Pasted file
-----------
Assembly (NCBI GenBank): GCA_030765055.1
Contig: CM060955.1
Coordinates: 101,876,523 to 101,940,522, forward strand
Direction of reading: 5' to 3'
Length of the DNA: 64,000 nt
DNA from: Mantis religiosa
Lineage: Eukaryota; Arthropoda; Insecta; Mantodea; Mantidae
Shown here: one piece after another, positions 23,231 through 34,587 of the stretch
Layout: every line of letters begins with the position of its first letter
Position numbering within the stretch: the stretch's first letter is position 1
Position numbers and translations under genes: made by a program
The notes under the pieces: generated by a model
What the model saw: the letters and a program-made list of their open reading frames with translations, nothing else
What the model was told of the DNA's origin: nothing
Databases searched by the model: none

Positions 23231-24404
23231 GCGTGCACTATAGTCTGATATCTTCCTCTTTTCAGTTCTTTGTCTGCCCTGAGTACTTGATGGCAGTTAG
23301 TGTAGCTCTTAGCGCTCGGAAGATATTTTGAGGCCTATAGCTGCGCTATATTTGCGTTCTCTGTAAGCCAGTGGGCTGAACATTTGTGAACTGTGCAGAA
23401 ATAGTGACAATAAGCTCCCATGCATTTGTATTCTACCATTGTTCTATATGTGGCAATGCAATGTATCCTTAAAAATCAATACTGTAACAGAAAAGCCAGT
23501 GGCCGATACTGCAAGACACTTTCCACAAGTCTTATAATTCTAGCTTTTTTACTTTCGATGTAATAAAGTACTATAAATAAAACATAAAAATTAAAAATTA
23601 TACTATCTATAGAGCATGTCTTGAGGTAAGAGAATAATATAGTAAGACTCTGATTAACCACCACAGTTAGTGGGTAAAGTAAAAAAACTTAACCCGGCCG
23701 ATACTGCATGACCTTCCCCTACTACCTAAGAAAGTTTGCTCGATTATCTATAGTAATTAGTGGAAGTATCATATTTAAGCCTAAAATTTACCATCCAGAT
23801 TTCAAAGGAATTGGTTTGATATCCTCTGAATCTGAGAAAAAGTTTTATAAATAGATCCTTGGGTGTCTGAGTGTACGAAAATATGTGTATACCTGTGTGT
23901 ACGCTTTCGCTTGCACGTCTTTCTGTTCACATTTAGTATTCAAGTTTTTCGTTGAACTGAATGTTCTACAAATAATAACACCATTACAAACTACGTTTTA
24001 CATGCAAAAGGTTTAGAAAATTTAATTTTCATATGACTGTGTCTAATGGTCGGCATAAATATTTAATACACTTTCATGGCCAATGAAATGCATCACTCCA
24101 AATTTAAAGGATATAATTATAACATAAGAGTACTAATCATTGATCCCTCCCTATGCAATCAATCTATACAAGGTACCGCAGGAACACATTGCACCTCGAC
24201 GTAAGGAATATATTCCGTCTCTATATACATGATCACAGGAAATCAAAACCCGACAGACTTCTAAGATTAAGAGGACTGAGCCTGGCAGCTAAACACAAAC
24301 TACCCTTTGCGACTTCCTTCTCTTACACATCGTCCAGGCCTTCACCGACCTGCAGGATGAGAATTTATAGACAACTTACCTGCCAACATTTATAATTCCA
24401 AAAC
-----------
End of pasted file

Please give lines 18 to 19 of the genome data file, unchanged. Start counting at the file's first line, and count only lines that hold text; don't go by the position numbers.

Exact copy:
23301 TGTAGCTCTTAGCGCTCGGAAGATATTTTGAGGCCTATAGCTGCGCTATATTTGCGTTCTCTGTAAGCCAGTGGGCTGAACATTTGTGAACTGTGCAGAA
23401 ATAGTGACAATAAGCTCCCATGCATTTGTATTCTACCATTGTTCTATATGTGGCAATGCAATGTATCCTTAAAAATCAATACTGTAACAGAAAAGCCAGT